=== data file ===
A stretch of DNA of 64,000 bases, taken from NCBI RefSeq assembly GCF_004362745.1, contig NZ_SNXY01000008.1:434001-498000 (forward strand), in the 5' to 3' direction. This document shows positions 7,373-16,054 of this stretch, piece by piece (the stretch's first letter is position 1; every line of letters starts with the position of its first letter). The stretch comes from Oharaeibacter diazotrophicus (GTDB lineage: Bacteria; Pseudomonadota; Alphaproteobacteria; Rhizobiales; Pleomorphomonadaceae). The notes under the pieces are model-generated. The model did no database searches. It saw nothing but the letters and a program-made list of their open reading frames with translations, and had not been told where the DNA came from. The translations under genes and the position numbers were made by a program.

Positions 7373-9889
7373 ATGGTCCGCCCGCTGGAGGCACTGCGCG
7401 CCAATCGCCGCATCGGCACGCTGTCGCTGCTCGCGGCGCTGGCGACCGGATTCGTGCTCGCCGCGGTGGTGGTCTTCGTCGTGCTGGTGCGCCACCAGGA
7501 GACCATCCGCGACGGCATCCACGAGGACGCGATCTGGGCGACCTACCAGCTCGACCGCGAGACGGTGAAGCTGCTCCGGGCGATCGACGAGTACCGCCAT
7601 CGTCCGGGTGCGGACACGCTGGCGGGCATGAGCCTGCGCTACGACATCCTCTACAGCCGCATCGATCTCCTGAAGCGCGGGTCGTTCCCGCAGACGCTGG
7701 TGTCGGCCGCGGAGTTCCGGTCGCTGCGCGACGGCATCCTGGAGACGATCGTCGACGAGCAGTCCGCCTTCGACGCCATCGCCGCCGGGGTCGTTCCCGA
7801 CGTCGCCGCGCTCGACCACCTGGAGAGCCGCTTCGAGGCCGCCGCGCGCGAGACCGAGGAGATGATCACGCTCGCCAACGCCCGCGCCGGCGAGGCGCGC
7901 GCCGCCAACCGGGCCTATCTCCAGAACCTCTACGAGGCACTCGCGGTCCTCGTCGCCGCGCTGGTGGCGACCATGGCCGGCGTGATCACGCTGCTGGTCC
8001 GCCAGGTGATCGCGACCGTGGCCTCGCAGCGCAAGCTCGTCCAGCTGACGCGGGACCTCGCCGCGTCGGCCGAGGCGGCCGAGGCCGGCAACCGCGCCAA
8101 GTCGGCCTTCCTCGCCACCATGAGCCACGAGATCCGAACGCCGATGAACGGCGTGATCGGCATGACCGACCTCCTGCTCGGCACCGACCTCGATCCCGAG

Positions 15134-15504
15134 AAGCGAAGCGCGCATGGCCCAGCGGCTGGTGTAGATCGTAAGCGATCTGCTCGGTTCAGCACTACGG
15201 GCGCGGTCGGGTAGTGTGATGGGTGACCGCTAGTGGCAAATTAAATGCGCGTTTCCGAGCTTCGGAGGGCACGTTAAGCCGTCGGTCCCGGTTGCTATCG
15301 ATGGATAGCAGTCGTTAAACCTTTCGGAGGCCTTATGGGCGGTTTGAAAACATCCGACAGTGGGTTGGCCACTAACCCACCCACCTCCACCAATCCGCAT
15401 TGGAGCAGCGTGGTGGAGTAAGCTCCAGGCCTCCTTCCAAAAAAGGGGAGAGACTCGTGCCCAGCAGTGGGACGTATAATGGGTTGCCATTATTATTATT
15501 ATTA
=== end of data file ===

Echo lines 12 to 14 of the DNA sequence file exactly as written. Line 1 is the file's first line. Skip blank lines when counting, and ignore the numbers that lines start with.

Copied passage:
Positions 15134-15504
15134 AAGCGAAGCGCGCATGGCCCAGCGGCTGGTGTAGATCGTAAGCGATCTGCTCGGTTCAGCACTACGG
15201 GCGCGGTCGGGTAGTGTGATGGGTGACCGCTAGTGGCAAATTAAATGCGCGTTTCCGAGCTTCGGAGGGCACGTTAAGCCGTCGGTCCCGGTTGCTATCG